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Definition of Misbehaviour

Babylon English

poor conduct, bad behavior, misconduct (also misbehavior)
Misbehaviour Definition from Language, Idioms & Slang Dictionaries & Glossaries
WordNet 2.0

1. improper or wicked or immoral behavior
(synonym) misbehavior, misdeed
(hypernym) wrongdoing, wrongful conduct, misconduct, actus reus
(hyponym) delinquency, juvenile delinquency
Misbehaviour Definition from Law Dictionaries & Glossaries
The 'Lectric Law Library
Improper or unlawful conduct.

A party guilty of misbehaviour; as, for example, to threaten to do injury to another, may be bound to his good behaviour and thus restrained. See Good Behaviour.

Verdicts are not unfrequently set aside on the ground of misbehaviour of jurors; as, when the jury take out with them papers which were not given in evidence, to the prejudice of one of the parties. When they separate before they have agreed upon their verdict. When they cast lots for a verdict or, give their verdict because they have agreed to give it for the amount ascertained by each juror putting down a sum, adding the whole together, and then dividing by twelve the number of jurors, and giving their verdict for the quotient.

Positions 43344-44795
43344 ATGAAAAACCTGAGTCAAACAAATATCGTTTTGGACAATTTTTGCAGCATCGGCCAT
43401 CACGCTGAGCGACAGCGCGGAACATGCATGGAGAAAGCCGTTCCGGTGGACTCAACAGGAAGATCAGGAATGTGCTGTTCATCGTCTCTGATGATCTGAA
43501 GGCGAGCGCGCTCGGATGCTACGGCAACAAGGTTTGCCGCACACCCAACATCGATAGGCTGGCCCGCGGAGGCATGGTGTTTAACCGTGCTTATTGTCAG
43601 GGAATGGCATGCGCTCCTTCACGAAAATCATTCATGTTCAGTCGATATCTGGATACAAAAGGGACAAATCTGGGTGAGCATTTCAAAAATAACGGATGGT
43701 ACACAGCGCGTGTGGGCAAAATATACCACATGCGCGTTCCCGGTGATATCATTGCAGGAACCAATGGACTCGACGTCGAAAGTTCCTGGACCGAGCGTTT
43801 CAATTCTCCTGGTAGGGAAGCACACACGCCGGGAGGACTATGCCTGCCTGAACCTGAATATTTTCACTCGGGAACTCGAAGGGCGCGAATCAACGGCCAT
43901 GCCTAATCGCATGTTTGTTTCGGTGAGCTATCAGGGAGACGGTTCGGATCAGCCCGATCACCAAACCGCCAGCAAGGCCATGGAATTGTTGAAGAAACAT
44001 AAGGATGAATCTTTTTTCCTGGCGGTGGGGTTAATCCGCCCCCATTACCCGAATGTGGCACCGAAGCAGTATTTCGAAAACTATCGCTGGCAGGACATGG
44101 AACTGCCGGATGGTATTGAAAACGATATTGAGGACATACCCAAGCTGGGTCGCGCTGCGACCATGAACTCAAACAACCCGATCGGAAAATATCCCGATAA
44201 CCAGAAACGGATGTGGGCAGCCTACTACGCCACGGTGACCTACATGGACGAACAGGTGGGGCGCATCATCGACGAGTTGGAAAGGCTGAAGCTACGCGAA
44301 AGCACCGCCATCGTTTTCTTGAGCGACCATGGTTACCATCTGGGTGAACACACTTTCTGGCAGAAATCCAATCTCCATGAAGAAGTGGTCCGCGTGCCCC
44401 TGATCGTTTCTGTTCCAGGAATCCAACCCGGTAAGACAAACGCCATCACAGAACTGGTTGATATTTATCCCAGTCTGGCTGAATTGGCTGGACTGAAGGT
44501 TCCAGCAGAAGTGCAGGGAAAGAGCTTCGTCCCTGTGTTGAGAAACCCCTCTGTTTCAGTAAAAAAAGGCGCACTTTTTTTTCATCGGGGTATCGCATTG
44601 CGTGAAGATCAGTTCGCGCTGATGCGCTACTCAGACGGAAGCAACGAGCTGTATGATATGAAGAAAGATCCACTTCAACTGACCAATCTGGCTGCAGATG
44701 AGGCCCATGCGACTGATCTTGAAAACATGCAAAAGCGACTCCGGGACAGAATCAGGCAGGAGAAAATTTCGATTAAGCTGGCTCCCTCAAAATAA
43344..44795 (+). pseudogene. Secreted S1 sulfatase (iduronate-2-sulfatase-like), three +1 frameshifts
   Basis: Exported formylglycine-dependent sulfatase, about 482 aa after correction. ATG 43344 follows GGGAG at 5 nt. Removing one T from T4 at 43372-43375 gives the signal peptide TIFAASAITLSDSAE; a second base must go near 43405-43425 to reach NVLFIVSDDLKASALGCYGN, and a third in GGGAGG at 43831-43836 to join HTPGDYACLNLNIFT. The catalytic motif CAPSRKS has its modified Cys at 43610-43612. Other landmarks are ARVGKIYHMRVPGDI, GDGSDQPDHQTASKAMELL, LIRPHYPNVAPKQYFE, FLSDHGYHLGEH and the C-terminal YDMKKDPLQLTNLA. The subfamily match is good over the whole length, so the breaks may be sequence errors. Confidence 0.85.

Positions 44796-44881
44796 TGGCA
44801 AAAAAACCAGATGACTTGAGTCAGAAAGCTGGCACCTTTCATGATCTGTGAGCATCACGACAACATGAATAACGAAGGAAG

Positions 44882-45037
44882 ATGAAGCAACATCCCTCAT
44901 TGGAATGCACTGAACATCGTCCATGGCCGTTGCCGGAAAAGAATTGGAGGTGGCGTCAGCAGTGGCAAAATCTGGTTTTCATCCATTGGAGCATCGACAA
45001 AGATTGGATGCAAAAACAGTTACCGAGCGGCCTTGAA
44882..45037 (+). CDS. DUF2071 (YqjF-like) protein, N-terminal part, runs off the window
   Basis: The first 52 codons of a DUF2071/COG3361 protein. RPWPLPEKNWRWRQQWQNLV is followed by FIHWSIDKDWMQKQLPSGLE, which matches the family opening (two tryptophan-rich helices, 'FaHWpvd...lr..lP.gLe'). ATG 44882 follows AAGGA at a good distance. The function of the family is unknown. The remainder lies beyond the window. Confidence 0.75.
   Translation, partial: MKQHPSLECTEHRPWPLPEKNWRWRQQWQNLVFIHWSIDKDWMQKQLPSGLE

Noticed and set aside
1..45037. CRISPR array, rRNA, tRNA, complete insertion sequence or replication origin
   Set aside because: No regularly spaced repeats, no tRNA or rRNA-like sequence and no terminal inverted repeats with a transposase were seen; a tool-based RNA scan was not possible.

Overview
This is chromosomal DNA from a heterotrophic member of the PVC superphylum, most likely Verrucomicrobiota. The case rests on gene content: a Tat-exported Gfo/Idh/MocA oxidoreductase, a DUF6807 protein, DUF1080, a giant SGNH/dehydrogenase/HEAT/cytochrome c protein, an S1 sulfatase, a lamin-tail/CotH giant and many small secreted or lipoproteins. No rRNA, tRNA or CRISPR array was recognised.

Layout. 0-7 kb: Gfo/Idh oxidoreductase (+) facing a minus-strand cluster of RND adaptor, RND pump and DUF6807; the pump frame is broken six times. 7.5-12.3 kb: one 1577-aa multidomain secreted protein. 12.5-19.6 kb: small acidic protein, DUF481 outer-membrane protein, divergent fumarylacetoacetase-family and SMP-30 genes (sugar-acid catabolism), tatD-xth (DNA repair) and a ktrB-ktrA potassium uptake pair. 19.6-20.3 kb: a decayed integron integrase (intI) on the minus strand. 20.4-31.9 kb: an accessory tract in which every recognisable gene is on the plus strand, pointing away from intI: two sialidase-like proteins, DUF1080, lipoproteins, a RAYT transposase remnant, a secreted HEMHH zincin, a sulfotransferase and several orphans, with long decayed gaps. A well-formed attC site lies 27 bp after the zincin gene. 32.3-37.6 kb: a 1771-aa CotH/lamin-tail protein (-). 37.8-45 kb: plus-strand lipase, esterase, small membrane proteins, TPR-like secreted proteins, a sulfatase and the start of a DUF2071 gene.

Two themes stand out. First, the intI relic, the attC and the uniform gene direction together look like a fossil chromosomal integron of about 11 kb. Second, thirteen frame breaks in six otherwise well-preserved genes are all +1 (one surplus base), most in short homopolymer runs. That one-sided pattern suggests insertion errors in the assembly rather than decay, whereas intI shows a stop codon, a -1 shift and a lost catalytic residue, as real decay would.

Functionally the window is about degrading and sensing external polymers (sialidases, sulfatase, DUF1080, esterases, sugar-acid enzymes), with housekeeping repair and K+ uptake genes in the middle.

A verdict will be set aside if the successful party has been guilty of any misbehaviour towards the jury; as, if he say to a juror, "I hope you will find a verdict for me;" or " the matter is clearly of my side."

This entry contains material from Bouvier's Legal Dictionary, a work published in the 1850's.
Courtesy of the 'Lectric Law Library.
Misbehaviour Definition from Encyclopedia Dictionaries & Glossaries
English Wikipedia - The Free Encyclopedia
Behavior or behaviour (see spelling differences) is the range of actions and made by individuals, organisms, systems, or artificial entities in conjunction with themselves or their environment, which includes the other systems or organisms around as well as the (inanimate) physical environment. It is the response of the system or organism to various stimuli or inputs, whether or external, conscious or subconscious, overt or covert, and voluntary or involuntary.

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